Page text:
- Client visibility and customer experience. A centralized view of client data helps to give client-facing staff a complete picture, allowing them to make informed decisions and offer better service.
- Risk management. MDM’s central storage architecture helps banks ensure regulatory compliance and high data quality for decision-making.
- Business growth. It’s clear that banks that are more advanced in their data management practices are seeing better returns. They’re able to use that data to focus their efforts on the right areas, targeting the most lucrative parts of their value chains.
Implementing MDM in banks
Any Master Data Management Program is a large undertaking and needs widespread support across executives and stakeholders in the bank. From the outset, these critical sponsors should be involved with planning and generating widespread buy-in for the project.
The best place to start is how implementing MDM will help solve key problems for the institution. What are the use cases? Define those problems and communicate them as goals. For example, “to reduce risk in our lending books,” “to improve data access compliance and security,” and “to have a complete view of every client.” Getting buy-in is much easier when people understand “what’s in it for me?”
It’s also important to establish a clear data governance and stewardship framework from the beginning. Your governance framework outlines the “rules” for how data is treated in your organization, with a particular focus on maintaining compliance and quality. Your data stewardship practices lay out the roles and responsibilities for overseeing data practices. Take a look at our article here for some best practices for implementing MDM in banking.
One key facet is choosing the right MDM technology. Your chosen software should support scalability and flexibility over time, growing with your bank and its needs. Ideally, it should be something that can be rolled out quickly rather than have a long lag time. Your bank doesn’t want to be stuck with the masses of financial institutions in the “proof of concept” phase!
It’s also important to remember that any MDM program requires a commitment to continuous improvement and monitoring. The banking world often undergoes changes, and your MDM system needs to keep up and maintain data quality for long-term success.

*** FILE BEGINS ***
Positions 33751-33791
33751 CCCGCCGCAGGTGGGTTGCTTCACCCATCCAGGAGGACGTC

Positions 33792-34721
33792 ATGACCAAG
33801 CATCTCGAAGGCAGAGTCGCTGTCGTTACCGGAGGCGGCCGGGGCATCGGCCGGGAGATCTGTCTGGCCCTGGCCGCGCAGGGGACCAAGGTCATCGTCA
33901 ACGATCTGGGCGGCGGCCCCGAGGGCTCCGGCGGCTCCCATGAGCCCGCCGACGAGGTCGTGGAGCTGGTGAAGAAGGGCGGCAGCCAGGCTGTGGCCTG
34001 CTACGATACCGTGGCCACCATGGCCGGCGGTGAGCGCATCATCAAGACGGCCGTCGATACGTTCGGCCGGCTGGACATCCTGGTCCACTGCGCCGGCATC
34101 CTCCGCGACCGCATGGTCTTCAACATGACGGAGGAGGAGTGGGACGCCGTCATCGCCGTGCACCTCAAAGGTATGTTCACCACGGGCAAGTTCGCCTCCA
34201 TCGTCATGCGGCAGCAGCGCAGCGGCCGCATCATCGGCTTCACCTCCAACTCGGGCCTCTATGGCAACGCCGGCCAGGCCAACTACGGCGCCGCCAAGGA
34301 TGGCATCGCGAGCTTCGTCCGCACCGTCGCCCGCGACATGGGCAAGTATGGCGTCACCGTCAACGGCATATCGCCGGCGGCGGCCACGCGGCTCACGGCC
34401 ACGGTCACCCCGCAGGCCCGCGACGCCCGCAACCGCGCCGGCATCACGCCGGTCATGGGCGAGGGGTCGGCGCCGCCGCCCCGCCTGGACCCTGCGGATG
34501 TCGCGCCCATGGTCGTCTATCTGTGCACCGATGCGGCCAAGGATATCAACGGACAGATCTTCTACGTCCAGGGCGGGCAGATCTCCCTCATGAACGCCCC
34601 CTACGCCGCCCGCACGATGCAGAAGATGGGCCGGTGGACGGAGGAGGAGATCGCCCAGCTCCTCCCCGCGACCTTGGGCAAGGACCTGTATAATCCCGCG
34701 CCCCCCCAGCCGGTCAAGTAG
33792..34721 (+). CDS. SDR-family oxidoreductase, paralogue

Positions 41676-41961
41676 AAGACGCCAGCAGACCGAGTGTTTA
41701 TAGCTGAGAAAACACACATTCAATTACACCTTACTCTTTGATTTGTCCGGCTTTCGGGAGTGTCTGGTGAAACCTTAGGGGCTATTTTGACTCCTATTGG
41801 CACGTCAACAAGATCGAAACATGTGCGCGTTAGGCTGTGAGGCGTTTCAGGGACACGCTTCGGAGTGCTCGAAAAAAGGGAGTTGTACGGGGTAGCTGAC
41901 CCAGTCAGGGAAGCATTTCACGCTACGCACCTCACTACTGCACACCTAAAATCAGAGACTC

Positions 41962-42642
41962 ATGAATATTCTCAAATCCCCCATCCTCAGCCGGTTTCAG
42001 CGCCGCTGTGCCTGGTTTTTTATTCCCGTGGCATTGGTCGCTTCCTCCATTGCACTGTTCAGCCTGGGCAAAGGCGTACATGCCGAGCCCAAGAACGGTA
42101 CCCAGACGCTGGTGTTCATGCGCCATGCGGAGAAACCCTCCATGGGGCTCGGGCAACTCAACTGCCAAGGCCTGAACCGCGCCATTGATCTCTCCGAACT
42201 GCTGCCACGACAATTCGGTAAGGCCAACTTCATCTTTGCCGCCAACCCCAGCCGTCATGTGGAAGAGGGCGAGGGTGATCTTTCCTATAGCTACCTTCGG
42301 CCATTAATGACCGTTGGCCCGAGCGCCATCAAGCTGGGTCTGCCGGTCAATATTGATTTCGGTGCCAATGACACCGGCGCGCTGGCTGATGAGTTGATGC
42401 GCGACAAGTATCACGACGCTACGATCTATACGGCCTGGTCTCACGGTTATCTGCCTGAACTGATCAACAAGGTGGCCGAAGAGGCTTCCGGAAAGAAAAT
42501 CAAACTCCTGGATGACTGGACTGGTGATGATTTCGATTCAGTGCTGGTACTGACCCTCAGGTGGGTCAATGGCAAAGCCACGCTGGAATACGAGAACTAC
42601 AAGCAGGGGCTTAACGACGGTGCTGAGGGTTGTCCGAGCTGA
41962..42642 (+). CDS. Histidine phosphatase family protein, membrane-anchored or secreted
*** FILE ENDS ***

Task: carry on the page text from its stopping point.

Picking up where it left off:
Case studies and success stories
MDM is the way of the future for successful data management in the banking and finance sectors. There are already multiple examples of institutions that have successfully implemented MDM and seen positive results for their KPIs. Here are some of those:
- APRIL – This multinational group of insurance services spans 16 countries and has thousands of staff members and brokers. APRIL had a pressing need for an automated system for prospect-customer data cross-referencing and reconciliation, having been using a system of manual inputs. With the implementation of Semarchy xDM, they were able to efficiently aggregate data and increase revenue by identifying cross-sell and upsell opportunities.
- AAIS – With millions of data records, the American Association of Insurance Services needed a solution to sit atop its data lake and serve product and associated reference data. With different legacy systems among their challenges, they needed an MDM program to improve data integration and consistency, comply with regulatory requirements, and improve the consistency of their product delivery. AAIS deployed Semarchy xDM, enabling data lake automation and a 360-degree view of customer data for improved intelligence and communications.
Your bank can gain a competitive edge, along with improved risk management, through the implementation of Master Data Management with Semarchy xDM. Rollout of your MDM program generally takes weeks rather than months so that you can realize ROI more quickly. Get started by contacting us here.